What Naga lacks in natural wonders though, it more than makes up in food. Arriving in the city a little before lunch, the Bisaya taste that hankers mostly on salty and sour finds the spicy and creamy instead. In Naga, sili espada and gata are prerequisites. Oftentimes, they are both, confusingly, in one plate.
Beside the San Francisco Church, in the City Centre, is a back alley in Red. The roofs. The tarps. The banners. Locals have named this Face The Wall, a strip of carenderias that offer Bicol Express, Laing, Bopis, Hito, for ₱10 a serving. Pancit is for ₱5. Lumpia Shanghai is ₱3. We ordered the whole lot, the thought of leftovers in mind. None were left.
Bicolano, they say, is closer to Bisaya and Waray than it is to Tagalog. So, we let the carenderia owners explain each dish. There were stingray, catfish, liver. But drowned in coconut milk, who can tell? Sili Espada here, unlike other parts of the country, is cheap. So they place in plenty.
Rain trickles down on tables, on arms, on legs. It drips on the laing, which by now has become a puddle of water and gabi. When you want to eat with the masses, a blogger once said, eat in Face the Wall. But travellers unwary about labels only find one affirmation, that in Naga, food is a way of life.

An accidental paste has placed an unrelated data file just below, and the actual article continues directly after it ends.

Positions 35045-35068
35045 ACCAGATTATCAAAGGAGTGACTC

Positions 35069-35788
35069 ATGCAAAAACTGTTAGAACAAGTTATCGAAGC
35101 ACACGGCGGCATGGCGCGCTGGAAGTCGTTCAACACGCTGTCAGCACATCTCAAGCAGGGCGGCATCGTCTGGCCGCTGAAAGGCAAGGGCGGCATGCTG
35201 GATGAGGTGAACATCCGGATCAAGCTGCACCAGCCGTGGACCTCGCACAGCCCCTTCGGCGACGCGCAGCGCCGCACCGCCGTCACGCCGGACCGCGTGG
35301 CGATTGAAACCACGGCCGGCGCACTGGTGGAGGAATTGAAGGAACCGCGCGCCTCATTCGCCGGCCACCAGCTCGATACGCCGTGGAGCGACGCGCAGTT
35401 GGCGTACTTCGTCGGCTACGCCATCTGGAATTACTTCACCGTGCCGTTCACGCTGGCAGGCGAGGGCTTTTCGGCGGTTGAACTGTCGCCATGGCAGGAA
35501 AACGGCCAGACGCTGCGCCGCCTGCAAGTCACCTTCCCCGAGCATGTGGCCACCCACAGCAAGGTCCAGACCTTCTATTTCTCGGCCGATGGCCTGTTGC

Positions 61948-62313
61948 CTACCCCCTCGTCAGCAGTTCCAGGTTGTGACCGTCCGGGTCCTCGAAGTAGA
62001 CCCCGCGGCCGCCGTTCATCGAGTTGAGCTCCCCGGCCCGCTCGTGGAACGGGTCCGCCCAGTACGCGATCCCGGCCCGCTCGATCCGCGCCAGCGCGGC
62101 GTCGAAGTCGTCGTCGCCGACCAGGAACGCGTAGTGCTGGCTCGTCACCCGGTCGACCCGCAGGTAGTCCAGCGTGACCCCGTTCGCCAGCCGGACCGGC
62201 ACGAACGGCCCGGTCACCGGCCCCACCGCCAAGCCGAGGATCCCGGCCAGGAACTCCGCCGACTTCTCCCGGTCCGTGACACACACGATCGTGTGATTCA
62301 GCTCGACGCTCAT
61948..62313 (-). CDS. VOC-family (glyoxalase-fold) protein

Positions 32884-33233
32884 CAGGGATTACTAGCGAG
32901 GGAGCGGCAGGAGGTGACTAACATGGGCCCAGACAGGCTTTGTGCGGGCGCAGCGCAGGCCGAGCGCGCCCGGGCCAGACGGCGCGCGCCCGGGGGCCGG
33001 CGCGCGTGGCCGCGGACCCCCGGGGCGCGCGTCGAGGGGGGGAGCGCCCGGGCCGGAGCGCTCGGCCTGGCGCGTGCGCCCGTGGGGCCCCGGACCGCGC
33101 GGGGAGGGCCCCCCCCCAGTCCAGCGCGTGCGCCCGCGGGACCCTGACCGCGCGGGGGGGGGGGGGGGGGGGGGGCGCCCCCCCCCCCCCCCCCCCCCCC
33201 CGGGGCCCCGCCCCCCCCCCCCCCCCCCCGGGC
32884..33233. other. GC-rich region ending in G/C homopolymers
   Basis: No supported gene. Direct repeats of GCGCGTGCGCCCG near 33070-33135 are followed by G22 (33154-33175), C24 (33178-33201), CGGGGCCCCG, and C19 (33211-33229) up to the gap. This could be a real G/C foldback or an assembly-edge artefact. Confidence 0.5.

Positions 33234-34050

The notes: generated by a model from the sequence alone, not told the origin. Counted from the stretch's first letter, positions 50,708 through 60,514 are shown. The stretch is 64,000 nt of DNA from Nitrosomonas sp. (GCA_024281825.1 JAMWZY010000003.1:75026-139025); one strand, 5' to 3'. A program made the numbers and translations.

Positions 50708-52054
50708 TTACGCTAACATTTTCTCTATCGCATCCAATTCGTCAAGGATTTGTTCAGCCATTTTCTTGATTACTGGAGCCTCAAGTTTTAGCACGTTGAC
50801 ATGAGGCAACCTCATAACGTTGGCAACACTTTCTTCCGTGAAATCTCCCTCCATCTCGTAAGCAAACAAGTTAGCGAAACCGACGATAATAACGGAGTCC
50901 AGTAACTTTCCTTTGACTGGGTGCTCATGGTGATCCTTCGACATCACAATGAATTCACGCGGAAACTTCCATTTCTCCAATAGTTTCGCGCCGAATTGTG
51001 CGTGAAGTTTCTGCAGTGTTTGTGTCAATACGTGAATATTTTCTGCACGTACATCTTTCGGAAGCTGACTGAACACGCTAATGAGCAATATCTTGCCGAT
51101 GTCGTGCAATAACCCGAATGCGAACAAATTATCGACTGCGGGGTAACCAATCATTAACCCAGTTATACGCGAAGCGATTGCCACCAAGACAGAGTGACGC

In front of the Church is an old woman selling Puto Bucayo, candied coconut strips and sticky rice wrapped in banana leaf.
This is her spot. She is here everyday, she says, and the smoke that comes out of her pot rises up with the lighted candles of the faithful.
Dao Ming Sy, also known as, Dominggo.
People than place
“Nakita nyo na ba yung exhibit ni Jesse Robredo sa Plaza?”, a vendor of fried Siopao asks. We are at the Porta Mariae, an impressive offering to the Lady of Penafrancia. In Gratitude, the emblem says, for saving Naga.
And while munching on the oily pastry, a combination of bread and dumpling, for free, the vendor insists, he retells stories of Jesse Robredo. Of how the former mayor gave him a house. Of how his children went to school because of.
And Lani? “Kamukha ni Pops Fernandez.”, he attests.
So the day after, we walked over to Rizal Park, where Naguenos come in droves for the exhibit of their former mayor. Oftentimes, the word “former” is dropped.
It is the exhibit’s last day. Girl scouts with their mothers have their pictures taken with a smiling Jesse, a walking Jesse, a Jesse that sat down on the streets with his constituents.
He was loved, there is no doubt.
The Priest’s Residence and Offices beside the Cathedral